Thursday, August 23, 2012

Kendrick Lamar: Watching the Throne

"Fire burning inside my eyes this the music that saved my life, y'all be callin it hip hop I be callin it hypnotized" (Fuck Your Ethnicity)

       In case you’ve been living under a rock in the middle of the desert for the past three years, I’d like to state the obvious. The landscape of hip-hop has changed drastically. In this time period the genre has seen a few tons (literally) of new artists making somewhat of a splash in both underground and mainstream audiences. Out of this group has come the likes of Drake, Wiz Khalifa and Meek Mill, but I would argue that a name that should stick out as much if not more than these names (in the case of Khalifa especially.. no offense) is that of Compton, California native Kendrick Lamar. For some reason, though, he seems to be the underclassmen voted most likely to not be noticed. But for those that have slept, as I did, it is time to wake. Kendrick is the real deal and has put out quality material for about the last four years including but not limited to his critically acclaimed album Section.80.

       The answer to the question 'Why has Kendrick been slept on?' is not a simple one. It has a lot to do with accessibility though. Many of the new artists drawing attention hail from either the east coast or south. West coast hip-hop has not been what it used to be, obviously with a few exceptions, and this could have helped keep Kendrick in the background. Another key factor is Kendrick's subject matter. Over the last decade what I would call 'intellectual rappers' have been forced to an extent to dumb their music down to remain relevant. Results have varied, but it seems as though only the elite were able to not succumb to watering down lyrics to stay popular. This complex has slowed down Lamar, but he has the upper hand of retrospect to deal with it, and deal with it he does.

       Kendrick Lamar has taken on a visionary role when it comes to his lyrical content. His raps address relevant matters of the human condition from the scope of a kid from Compton. On the track 'Ab-Soul Outro' off of Secton.80 Kendrick addresses this issue. After his Black Hippy associate Ab-Soul tears the track to shreads with two piercing verses about Lamar and his collective's HiiiPower movement, Kendrick speaks and gives what I feel is his manifesto of sorts. He proclaims..

I wrote this cause I was ordered to, people say I write for generation Y, why lie, I do... See a lot of ya'll don't understand Kendrick Lamar. Because you wonder how I could talk about money, hoes, clothes, god and history all in the same sentence. You know what all the things have in common? Only half of the truth, if you tell it. See I've spent twenty three years on the earth searching for answers Til' one day I realized I had to come up with my own. I'm not the next pop star. I'm not the next socially aware rapper. I am a human motherfucking being, over dope ass instrumentation.”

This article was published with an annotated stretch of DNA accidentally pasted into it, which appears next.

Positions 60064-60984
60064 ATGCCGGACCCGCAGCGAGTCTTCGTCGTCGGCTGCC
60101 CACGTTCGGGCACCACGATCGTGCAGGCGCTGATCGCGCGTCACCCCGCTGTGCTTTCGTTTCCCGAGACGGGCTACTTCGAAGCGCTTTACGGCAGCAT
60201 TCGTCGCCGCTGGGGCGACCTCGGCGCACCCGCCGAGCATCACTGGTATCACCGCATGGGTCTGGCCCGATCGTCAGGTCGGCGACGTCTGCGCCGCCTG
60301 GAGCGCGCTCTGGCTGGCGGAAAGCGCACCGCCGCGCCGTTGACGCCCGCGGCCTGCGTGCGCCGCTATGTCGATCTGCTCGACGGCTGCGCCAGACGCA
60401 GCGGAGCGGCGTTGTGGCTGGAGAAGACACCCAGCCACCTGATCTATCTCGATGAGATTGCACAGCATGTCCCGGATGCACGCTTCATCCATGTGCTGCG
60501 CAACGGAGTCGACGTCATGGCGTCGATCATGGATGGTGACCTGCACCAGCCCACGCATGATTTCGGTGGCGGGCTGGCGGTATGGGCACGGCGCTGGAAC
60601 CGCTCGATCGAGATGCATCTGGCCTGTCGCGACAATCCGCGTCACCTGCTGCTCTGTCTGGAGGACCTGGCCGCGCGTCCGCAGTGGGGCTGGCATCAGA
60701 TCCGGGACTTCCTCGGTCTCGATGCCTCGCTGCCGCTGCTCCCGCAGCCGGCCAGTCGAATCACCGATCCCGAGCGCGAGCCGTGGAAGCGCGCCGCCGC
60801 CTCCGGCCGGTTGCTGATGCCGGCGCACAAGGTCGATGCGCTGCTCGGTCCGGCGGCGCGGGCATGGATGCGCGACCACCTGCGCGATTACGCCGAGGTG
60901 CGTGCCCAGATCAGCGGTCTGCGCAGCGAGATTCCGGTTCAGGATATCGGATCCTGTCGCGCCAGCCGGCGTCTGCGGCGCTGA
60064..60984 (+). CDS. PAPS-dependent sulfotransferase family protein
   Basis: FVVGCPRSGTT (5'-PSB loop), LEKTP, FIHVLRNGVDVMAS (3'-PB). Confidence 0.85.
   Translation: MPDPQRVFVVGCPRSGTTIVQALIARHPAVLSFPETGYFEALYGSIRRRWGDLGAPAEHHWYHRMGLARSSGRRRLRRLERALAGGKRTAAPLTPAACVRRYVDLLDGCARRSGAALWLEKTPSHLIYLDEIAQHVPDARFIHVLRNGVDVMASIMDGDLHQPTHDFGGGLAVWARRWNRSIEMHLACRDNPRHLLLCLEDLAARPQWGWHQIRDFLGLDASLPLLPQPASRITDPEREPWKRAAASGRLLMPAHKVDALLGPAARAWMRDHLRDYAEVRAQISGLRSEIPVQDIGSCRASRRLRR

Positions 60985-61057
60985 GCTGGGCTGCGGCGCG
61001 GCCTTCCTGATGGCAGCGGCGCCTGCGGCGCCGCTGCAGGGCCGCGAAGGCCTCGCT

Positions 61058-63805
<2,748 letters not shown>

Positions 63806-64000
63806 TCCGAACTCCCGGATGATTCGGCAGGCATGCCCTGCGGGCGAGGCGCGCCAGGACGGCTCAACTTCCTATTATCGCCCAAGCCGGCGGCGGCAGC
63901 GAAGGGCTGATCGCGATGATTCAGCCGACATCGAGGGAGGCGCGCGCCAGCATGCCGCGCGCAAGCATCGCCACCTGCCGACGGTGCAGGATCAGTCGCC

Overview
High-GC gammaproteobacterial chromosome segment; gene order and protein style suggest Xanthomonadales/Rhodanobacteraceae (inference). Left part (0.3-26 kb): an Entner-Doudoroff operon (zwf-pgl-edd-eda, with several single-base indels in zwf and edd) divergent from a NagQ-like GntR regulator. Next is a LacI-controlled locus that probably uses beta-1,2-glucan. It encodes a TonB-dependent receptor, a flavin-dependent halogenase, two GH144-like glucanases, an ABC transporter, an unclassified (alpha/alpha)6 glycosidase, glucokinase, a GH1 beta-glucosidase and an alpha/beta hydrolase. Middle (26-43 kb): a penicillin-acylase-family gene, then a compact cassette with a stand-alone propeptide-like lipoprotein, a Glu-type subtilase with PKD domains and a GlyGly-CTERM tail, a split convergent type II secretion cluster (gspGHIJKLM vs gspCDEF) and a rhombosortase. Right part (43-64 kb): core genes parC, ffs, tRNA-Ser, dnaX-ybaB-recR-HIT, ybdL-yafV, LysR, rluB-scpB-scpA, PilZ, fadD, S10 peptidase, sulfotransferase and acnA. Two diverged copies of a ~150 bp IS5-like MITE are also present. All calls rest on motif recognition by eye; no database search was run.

The relevance and intellegence of his lyrics only make up half of the equation though. The other half is attributed to the fact that Lamar possesses an almost unparallelled flow. If you listen to rap (which I assume is true since you are reading this) you know that speaking in generalities there are two primary components, delivery and subject matter. It's not just what he's saying that makes him special but how he says it. His cadences are always concise and he packs bars with more syllables than your garden variety rapper. He rides what ever beat he is on to a tee and makes it almost as if his voice is an instrument blending with and owning the track at the same (damn) time.
"So get up off that slave ship build your own pyramids write yo own hieroglyphs" (HiiiPower)

        A total package like Kendrick Lamar is a rareity. By now, he has gained recognition from hip-hop elite, fans and critics alike. From his signing to Dr. Dre's Aftermath imprint, to his inclusion in Drake's Club Paradise Tour lineup, Kendrick's name is getting out there. Complex Magazine has Lamar listed as the #3 best rapper 25 years old and under, behind only the aforemention Drake and A$AP Rocky. At only 24 years old, it seems as though sky's the limit for the young Compton MC. On October 2, Lamar is set to release his debut studio album good kid, m.A.A.d city. Be on the look out for that and while you're at it download Section.80 off of iTunes now.                                     

 -L. Reels


Enjoy these two tracks by Kendrick Lamar, both to be apart of the upcoming good kid, m.A.A.d city

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